Furthermore, if you do revise your official policy in this way — whereby a major criterion for publishing replication papers is “actual impact” of original article in terms of citation count — this would mean that you could avoid publishing replication papers — no matter how high-quality — for about 85% of published articles in JPSP given the skewed distribution of article citation count whereby the vast majority of articles have minimal actual impact (Seglen, 1992). This kind of strategy would of course be a highly ineffective editorial policy if the goal is to increase the credibility and cumulative nature of empirical findings in JPSP.

To which the editor responded by saying that Corell’s (2008, Exp 2) finding was deemed “important” for methodological reasons and re-iterated that Correll’s research has had “little to no impact within our field.” More importantly, he did not address my two main concerns that their “new replication policy is (1) not well specified and (2) will not be effective in increasing the credibility of empirical findings in JPSP.”2

I responded by saying that they need — at the very least — to revise their official policy to state that they will *only* publish high-quality replication papers of theoretically important findings that have had an *actual* impact in terms of citation count. This of course means that they can avoid publishing replication papers of all recently published JPSP papers *and* the vast majority of JPSP papers that are rarely or never cited, which is simply absurd. Another curious aspect (alluded to by Lorne Campbell) is this: Can an empirical finding actually have an impact on a field if it hasn’t been independently corroborated?

 

1. Just kidding, I unfortunately do not actually have pre-cognitive abilities though it would be great if I did.
2. This is in contrast to replication policies at more reputable journals — such as Psychological Science, Journal of Experimental Social Psychology, Psychonomic Bulletin & Review, and Journal of Research in Personality — that publish high-quality replication papers of *any* findings originally published in their journal. For examples, see here and here.

Unsuccessful replications are beginnings not ends – Part I

Recently, there has been lots of controversy brewing around the so called “replication movement” in psychology. This controversy reached new heights this past week in response to Johnson, Cheung, & Donnellen’s (2014) “failed” replications of Schnall, Benton, & Harvey’s (2008) cleanliness priming on moral judgment finding. Exchanges have spiraled out of control, with unprofessional and overly personal comments uttered. For example, an original author accusing replicators of engaging in “replication bullying” and a “status quo supporter” calling (young) replicators “assholes” and “shameless little bullies”.

In this post, I want to try and bring back the conversation to substantive scientific issues regarding the crucial importance of direct replications and will argue that direct replications should be viewed as constructive rather than destructive. But first a quick clarification regarding the peripheral issue of the term “replication bullying.”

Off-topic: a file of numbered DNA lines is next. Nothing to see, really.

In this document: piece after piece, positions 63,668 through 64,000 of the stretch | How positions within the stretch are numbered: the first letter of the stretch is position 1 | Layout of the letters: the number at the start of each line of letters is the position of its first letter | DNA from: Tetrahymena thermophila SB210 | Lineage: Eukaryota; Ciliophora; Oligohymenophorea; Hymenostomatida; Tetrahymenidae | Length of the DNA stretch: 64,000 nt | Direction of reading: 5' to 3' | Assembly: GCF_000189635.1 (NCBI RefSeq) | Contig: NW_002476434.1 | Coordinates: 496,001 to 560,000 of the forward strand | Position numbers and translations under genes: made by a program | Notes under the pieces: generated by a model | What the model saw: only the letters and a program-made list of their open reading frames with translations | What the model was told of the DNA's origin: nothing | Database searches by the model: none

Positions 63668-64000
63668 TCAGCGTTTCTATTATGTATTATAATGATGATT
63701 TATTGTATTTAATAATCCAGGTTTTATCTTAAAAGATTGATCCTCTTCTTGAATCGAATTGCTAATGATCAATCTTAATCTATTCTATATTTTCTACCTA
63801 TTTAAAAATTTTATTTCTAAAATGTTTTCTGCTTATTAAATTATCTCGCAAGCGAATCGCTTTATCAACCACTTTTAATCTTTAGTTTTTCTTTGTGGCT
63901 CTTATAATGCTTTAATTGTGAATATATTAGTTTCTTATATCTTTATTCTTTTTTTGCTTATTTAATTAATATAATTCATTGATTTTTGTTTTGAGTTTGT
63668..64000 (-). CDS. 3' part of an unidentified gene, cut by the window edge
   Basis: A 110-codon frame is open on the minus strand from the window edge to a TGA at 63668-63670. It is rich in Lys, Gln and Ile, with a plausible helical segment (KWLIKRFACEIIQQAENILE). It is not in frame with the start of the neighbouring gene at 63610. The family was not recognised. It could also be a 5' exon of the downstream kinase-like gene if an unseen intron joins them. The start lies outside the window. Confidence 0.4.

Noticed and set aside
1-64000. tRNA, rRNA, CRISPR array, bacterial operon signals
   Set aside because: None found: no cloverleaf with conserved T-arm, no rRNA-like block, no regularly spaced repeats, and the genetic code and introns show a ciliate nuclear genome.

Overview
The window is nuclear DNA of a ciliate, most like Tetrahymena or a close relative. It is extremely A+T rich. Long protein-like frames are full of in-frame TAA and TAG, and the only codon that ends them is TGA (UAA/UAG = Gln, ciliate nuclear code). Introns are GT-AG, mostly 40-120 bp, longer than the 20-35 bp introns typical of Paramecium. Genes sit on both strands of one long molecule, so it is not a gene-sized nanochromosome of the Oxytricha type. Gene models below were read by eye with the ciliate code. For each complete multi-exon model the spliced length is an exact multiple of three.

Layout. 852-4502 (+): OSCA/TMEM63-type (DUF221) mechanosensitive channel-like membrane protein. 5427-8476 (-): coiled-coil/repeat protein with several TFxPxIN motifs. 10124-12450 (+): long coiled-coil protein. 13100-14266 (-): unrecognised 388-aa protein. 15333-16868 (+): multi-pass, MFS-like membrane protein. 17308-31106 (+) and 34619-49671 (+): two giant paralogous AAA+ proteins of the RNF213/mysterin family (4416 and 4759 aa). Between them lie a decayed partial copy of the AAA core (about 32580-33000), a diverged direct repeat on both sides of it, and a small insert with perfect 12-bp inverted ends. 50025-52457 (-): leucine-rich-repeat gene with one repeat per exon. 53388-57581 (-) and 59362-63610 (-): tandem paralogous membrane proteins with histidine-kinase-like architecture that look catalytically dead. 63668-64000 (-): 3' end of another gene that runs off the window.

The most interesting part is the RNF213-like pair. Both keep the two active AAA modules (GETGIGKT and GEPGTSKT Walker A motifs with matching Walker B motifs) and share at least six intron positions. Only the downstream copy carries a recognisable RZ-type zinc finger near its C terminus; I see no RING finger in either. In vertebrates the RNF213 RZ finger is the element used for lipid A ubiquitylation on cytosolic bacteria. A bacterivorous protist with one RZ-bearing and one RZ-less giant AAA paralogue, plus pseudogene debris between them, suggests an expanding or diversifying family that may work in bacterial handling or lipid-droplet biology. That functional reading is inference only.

The National Center Against Bullying defines bullying as: “Bullying is when someone with more power repeatedly and intentionally causes hurt or harm to another person who feel helpless to respond.” 

According to this definition, it is very clear that publishing failed replications of original research findings does not come close to meeting the criteria for bullying. Replicators have no intention to harm the original researcher(s), but rather have the intention to add new evidence regarding the robustness of a published finding. This is a normal part of science and is actually the most important feature of the scientific method, which ensures an empirical literature is self-correcting and cumulative. Of course the original authors may claim that their reputation might be harmed by the publication of fair and high-quality replication studies that do not corroborate their original findings. However, this is an unavoidable reality of engaging in scientific endeavors. Science involves highly complex and technically challenging activities. When a new empirical finding is added to the pool of existing ideas, there will always be a risk that competent independent researchers may not be able to corroborate the original findings.

That being said, science entails the careful calibration of beliefs about how our world works. Scientific beliefs are carefully calibrated to the totality of the evidence available for a certain claim. This involves a graded continuum between (1) high confidence in a belief when strong evidence is continually found to support a certain claim and (2) strong doubt in a belief when weak evidence is repeatedly found. In between these two poles, exists a graded continuum where one may have low to moderate confidence in a belief until more high-quality evidence is produced.

For example, in the Schnall et al. situation, Johnson et al.’s have reported two unsuccessful direct replications for each of the two studies originally reported by Schnall et al. However, two *successful* direct replications of Schnall et al.’s Study 1 also have been reported by completely independent researchers.  These “successful” direct replications, however, were both severely under-powered to detect the original effect size. Notwithstanding this limitation, these studies nonetheless should be considered in carefully calibrating one’s belief regarding the claim that cleanliness priming can reduce the severity of moral judgments. Furthermore, future research would need to be executed to understand these discrepant results. Finally, even in the absence of the successful direct replications, Johnson et al.’s two high-quality direct replications does not indicate that the idea that cleanliness priming reduces severity of moral judgments is perpetually wrong. The idea might indeed have some truth to it under a different set of operationalizations and/or in different contexts. The challenge is to identify those operationalizations and contexts whereby the phenomenon yields replicable results. Unsuccessful replications are beginnings, not ends.

In the second part of this post, I will more concretely demonstrate how unsuccessful replications are beginnings by organizing all of the replication information for the Schnall et al.’s (2008) studies using an approach being developed at CurateScience.org.